17 April 2012
People who suffer a heart attack could actually benefit should they feel pain throughout the process.
Research carried out by academics at the University of Bristol's School of Clinical Sciences found that aches during a heart attack can help the heart to minimise the damage it is subjected to.
The study was put together after funding from the British Heart Foundation and the European Union and offers new insights into the development of this severe heart problem.
According to the team behind the research, pain signals from cardiac nerves during a heart attack can act as a message for stem cells to reach the site of the blockage and carry out repairs to overcome some of the damage.
Professor Paolo Madeddu, chair of experimental cardiovascular medicine in the School of Clinical Sciences and Bristol Heart Institute at the University of Bristol, stated: "Our discovery shows that pain receptors are involved in repairing damaged blood vessels, through recruiting stem cells, and could point towards new ways to harness the body's natural mechanisms of repair."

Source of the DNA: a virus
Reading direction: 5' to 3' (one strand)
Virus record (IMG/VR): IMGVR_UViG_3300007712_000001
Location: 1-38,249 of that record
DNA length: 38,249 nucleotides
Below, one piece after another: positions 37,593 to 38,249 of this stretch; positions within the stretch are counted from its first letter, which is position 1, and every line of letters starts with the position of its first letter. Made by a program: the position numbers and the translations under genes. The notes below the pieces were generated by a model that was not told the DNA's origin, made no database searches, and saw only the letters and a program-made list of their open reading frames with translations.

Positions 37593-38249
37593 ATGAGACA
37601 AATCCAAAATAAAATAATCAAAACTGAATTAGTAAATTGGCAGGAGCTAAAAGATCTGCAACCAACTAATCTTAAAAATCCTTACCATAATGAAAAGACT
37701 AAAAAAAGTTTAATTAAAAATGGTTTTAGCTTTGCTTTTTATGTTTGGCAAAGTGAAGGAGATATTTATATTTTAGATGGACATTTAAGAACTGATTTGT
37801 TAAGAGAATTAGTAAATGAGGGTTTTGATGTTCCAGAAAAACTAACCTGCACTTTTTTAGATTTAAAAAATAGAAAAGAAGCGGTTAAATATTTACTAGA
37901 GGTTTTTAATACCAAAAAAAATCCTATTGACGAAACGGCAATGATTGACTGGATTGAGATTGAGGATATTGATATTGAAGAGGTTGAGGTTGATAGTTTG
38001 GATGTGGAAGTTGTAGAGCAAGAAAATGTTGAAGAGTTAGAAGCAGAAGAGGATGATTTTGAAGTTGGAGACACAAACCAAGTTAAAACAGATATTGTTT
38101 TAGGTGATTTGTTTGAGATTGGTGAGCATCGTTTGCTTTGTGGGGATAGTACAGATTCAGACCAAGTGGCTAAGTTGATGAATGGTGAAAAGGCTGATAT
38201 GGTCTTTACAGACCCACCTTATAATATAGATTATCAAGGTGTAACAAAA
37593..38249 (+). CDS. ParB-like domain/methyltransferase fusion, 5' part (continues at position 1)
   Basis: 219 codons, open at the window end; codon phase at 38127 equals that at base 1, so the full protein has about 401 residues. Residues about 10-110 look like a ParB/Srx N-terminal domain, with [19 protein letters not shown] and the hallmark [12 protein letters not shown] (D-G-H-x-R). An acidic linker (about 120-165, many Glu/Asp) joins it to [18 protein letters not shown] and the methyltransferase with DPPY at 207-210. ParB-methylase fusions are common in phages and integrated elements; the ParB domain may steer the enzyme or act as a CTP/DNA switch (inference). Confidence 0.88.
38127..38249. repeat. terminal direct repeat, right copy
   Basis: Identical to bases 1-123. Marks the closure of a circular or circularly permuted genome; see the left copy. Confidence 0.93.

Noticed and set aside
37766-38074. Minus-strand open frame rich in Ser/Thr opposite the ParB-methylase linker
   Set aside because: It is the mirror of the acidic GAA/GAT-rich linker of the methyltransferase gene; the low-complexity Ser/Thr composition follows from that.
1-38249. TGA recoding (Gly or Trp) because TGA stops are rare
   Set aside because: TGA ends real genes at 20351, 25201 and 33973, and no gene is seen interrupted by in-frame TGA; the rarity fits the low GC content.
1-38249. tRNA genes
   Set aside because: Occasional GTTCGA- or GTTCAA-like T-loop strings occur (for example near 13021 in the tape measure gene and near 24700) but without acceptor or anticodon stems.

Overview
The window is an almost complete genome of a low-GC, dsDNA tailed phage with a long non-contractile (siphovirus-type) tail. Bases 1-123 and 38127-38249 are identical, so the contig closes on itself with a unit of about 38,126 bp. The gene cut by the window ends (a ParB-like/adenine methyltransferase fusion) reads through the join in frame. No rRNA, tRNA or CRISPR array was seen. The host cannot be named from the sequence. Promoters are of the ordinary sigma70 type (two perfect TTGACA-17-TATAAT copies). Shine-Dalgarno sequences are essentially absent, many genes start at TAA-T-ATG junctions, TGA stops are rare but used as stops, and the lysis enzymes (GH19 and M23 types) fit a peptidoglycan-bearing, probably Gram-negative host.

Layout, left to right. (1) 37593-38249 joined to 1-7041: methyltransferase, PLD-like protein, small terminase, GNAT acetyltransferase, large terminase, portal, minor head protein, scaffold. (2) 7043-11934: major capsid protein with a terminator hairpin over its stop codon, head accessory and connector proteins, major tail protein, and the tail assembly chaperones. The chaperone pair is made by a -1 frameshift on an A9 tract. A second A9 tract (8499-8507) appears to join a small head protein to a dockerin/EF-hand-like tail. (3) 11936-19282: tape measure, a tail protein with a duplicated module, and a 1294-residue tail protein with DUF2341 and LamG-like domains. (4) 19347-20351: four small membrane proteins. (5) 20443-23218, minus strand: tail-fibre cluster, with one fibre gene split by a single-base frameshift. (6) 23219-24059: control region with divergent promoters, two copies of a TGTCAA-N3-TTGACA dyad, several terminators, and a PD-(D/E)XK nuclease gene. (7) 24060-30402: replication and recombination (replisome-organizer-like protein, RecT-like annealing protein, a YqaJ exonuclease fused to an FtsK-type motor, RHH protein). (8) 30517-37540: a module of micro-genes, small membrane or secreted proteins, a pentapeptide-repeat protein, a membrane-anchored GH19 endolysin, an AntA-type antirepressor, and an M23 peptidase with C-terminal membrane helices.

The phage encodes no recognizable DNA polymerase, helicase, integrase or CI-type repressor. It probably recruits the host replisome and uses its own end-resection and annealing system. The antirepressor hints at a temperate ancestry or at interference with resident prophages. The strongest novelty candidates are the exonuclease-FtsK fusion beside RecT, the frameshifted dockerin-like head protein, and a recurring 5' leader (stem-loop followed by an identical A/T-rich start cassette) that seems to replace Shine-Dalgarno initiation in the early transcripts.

Meanwhile, researchers at the University of California - Los Angeles Health Sciences have also suggested that people with high blood glucose levels can better fight against advanced heart failure.
Posted by Jeanette Royston
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